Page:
Flavor of the month: Rocky road

Getting to Grand Mesa a bit tricky, but possible

Massive boulders that tumbled from a hillside still blocked Colorado Highway 65 through Plateau Canyon on Friday. Crews from Yenter Construction, working in conjunction with the Colorado Department of Transportation, are working to clear about 300 tons of rock from the hills above the roadway. An additional 300 tons of rock need to be cleared from the road, which was damaged in the huge slide. Photo courtesy of Tracy Trulove, Colorado Department of Transportation.

A massive rockslide on Colorado Highway 65 doesn’t seem to be keeping some powderhounds from getting in some fresh tracks.

Motorists from the Grand Valley wanting to get in on a foot of new snow that fell by Friday morning at the top of Powderhorn Mountain Resort are taking the De Beque cutoff road, as the primary route is closed.

“Most people understand they’ll have to add 20 minutes of driving for 12 inches of fresh snow,” said Sam Williams, general manager of Powderhorn Mountain Resort. “It’s worth it.”

The roughly 700 people in Collbran and residents of Mesa, or anyone who wants to get to Grand Mesa from Interstate 70, will have to take the cutoff. The De Beque cutoff is located at mile marker 62, at the De Beque exit.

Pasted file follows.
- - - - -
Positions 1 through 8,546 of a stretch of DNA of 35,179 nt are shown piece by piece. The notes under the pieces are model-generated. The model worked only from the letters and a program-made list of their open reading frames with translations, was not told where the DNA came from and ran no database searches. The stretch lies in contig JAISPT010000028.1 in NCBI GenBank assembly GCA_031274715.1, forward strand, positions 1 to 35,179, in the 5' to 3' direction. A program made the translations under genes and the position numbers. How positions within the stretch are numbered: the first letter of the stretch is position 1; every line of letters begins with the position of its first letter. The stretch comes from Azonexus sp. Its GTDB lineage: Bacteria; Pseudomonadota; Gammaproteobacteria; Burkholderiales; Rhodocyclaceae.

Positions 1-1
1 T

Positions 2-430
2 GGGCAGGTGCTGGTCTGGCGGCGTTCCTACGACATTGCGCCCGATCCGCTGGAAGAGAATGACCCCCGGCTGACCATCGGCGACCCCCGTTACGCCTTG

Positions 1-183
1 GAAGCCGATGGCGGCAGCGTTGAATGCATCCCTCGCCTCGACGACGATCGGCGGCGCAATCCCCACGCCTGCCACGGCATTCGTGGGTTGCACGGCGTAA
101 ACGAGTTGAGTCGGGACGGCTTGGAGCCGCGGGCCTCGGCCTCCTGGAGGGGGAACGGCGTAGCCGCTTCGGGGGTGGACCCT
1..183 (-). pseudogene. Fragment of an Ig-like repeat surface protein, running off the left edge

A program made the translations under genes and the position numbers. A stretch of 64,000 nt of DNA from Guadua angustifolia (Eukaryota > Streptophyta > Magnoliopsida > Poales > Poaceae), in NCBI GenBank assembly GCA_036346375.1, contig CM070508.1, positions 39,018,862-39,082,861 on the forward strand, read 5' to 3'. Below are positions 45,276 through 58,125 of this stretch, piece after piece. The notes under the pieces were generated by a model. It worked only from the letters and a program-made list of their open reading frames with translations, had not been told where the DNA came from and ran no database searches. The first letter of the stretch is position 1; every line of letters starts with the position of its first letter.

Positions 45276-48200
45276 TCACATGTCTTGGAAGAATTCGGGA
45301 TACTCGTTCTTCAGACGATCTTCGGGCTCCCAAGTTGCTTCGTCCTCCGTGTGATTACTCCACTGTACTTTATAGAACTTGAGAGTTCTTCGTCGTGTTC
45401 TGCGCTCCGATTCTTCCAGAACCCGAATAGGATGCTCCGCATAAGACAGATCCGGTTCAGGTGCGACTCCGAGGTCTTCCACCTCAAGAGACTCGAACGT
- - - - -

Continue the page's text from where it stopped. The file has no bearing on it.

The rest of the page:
From Grand Junction, it’s 55 miles from Grand Junction to Powderhorn, taking the De Beque cutoff. It’s 39 miles from Grand Junction to Powderhorn via Colorado 65.

A woman at the Alpine Motel in Collbran, 102 Spring St., said the cutoff adds about a 15- to 20-minute commute to Grand Junction, a destination most residents travel to daily.

“It’s not that bad,” she said of the extra mileage.

The Wagon Wheel Restaurant & Motel in Mesa is experiencing a bit of a slowdown in business since tons of rocks spilled onto the roadway Thursday, assistant manager Valerie Thompson said.

“We have noticed a decrease in people going up the mountain,” she added.

Truck-sized boulders that were reported blocking the way on Thursday afternoon also damaged the roadway, according to the Colorado Department of Transportation.

Crews with CDOT estimate about 300 tons of rock need to be removed from the hills above the roadway and an additional 300 tons of rock need to be cleared.

Six boulders that are 15 feet by 15 feet are on the roadway, and another boulder measuring about 30 feet by 30 feet is resting on the guardrail, CDOT said.

Crews with Yenter Construction were working Friday to first clear rocks off the hillsides that are in danger of sliding. Today, crews will begin working on blasting and clearing debris off the roadway, CDOT said.

CDOT reported it will have a better idea of when the highway will be back open after the weekend.

“We’re really hoping to have it open Monday or Tuesday,” CDOT spokeswoman Tracy Trulove said.

Trulove was at the site Friday, and said the largest boulder is about the size of a small cabin. The impact of the rocks left a huge hole in the middle of the roadway, but crews believe they also can get it patched by early next week, Trulove said.

The rockslide occurred about three miles from the Powderhorn exit off Interstate 70.


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